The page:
Why is yoga a popular complementary therapy?

One of today’s best complementary therapies remains the same as it was 3,000 years ago. The ancient practice of yoga provides such a vast range of physical and meditative practices that it remains highly relevant in these modern times. Furthermore, despite the marketing image of toned, athletic yoga practitioners, the truth is that it is a thoroughly inclusive practice that should be practiced by children and elderly alike.

Yoga postures provide solutions for every one of your body’s needs, as well as your overall emotional wellness. Every twist, bend and stretch in yoga works by stretching and compressing different organs and muscles of the body. This gives a gentle all-over workout which can be tailored to your physical capability. For example, it is quite possible to achieve the benefits of yoga postures while sitting in a chair, and an increasing amount of elderly or disabled people are doing so.

Yoga also contains many practices that help the nervous system. This is the case with the breathing practices of yoga, known as pranayama. These exercises are designed to balance the left and right hemispheres of the brain, as well as the autonomic and sympathetic nervous systems. Pranayama are an excellent aid to meditation and worthwhile tools for treating depression and anxiety.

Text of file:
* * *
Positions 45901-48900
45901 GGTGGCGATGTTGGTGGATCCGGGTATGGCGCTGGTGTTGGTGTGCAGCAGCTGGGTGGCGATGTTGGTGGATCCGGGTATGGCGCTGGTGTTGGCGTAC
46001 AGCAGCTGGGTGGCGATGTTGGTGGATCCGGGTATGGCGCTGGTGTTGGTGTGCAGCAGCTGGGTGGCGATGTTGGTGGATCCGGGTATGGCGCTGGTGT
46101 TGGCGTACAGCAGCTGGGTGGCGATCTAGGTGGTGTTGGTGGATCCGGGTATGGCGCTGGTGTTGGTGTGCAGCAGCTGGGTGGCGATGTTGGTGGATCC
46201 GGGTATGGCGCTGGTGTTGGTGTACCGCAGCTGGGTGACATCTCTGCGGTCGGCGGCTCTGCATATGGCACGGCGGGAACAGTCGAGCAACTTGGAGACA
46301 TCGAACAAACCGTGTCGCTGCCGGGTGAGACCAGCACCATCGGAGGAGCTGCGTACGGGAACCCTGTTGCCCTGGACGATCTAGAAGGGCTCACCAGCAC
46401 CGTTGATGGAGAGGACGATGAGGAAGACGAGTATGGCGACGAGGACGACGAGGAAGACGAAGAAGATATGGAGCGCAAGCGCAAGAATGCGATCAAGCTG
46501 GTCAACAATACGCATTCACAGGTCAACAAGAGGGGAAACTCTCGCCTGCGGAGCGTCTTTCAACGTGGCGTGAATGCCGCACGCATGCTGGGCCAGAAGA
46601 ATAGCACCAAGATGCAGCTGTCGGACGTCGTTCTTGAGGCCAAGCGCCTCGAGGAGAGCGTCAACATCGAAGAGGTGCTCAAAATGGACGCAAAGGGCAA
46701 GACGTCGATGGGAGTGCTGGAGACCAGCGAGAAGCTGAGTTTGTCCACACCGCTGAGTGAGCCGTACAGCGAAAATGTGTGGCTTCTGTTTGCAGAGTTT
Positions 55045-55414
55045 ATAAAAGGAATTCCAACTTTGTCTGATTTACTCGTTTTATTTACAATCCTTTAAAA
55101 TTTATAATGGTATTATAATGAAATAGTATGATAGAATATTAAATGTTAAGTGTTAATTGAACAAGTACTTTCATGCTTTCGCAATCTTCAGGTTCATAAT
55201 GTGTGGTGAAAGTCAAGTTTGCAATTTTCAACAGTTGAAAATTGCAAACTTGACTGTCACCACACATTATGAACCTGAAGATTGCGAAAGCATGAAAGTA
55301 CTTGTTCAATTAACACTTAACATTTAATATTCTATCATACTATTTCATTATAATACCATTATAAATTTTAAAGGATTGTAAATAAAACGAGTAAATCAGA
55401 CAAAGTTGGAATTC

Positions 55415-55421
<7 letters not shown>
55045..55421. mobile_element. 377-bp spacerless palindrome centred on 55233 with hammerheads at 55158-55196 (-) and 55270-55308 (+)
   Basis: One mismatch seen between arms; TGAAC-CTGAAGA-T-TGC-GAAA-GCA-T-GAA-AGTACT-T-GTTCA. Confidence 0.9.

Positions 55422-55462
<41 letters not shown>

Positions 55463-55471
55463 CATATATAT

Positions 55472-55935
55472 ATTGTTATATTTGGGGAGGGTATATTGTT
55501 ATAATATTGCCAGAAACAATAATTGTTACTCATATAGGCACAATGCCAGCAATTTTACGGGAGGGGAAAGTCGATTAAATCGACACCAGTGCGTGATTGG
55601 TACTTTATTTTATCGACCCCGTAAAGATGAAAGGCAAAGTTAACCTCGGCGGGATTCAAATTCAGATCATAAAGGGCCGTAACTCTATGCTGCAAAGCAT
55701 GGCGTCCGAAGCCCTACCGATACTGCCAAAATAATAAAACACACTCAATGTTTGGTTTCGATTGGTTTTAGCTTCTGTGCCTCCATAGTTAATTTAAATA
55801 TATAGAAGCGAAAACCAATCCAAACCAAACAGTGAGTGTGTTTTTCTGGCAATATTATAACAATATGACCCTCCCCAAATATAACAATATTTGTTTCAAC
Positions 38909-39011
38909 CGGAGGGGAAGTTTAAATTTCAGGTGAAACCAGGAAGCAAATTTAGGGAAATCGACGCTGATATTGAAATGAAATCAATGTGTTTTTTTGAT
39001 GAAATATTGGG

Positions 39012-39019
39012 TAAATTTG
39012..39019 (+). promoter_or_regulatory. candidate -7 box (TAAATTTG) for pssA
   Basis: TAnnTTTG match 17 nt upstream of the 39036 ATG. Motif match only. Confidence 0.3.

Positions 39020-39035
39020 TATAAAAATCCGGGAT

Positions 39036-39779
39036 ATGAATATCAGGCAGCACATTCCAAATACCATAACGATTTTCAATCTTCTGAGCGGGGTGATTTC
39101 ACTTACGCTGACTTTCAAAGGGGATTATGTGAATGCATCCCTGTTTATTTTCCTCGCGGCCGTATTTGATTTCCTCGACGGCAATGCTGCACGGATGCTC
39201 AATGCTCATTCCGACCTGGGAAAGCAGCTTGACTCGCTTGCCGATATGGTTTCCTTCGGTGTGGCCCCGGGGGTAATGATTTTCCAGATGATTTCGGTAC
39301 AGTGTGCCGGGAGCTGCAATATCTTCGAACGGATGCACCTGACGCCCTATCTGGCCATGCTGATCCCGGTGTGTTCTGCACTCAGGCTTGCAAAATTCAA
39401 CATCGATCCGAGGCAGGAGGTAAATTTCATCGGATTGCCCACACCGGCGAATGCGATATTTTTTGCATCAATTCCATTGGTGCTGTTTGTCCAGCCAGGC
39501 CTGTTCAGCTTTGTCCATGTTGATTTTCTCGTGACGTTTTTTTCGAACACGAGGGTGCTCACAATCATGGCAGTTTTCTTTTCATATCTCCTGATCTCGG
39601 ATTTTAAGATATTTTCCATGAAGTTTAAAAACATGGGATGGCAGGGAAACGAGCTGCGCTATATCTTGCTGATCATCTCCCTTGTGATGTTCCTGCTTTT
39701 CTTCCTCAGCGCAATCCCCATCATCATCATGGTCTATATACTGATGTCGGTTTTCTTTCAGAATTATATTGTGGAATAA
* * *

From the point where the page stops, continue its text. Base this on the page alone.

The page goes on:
Yoga includes multiple meditation and visualisation practices, which can form a core part of your relaxation routine, or even support a medical programme. Chakra visualisations are excellent for improving the flow of energy through your body. The ancient system of chakras actually matches up to nerve centres that modern science identifies in the body. Therefore, a conscious meditation on these areas finds a basis in science as well as ancient wisdom. One of the best yogic practices for the infirm is Yoga Nidra, or ‘yogic sleep’ – a guided, deep relaxation quite similar to hypnotherapy. It is finding increasing application among sufferers of terminal illness.

Yoga is an excellent choice to support your wellbeing. This holds true for the athlete as much as the elderly or handicapped person. If you do have a specific condition or limitation, it is wise to seek out such Yoga styles as Restorative Yoga or Yoga Therapy. You should find a qualified therapist who can guide you back to wellbeing, and give you the right tools with which to guide yourself.

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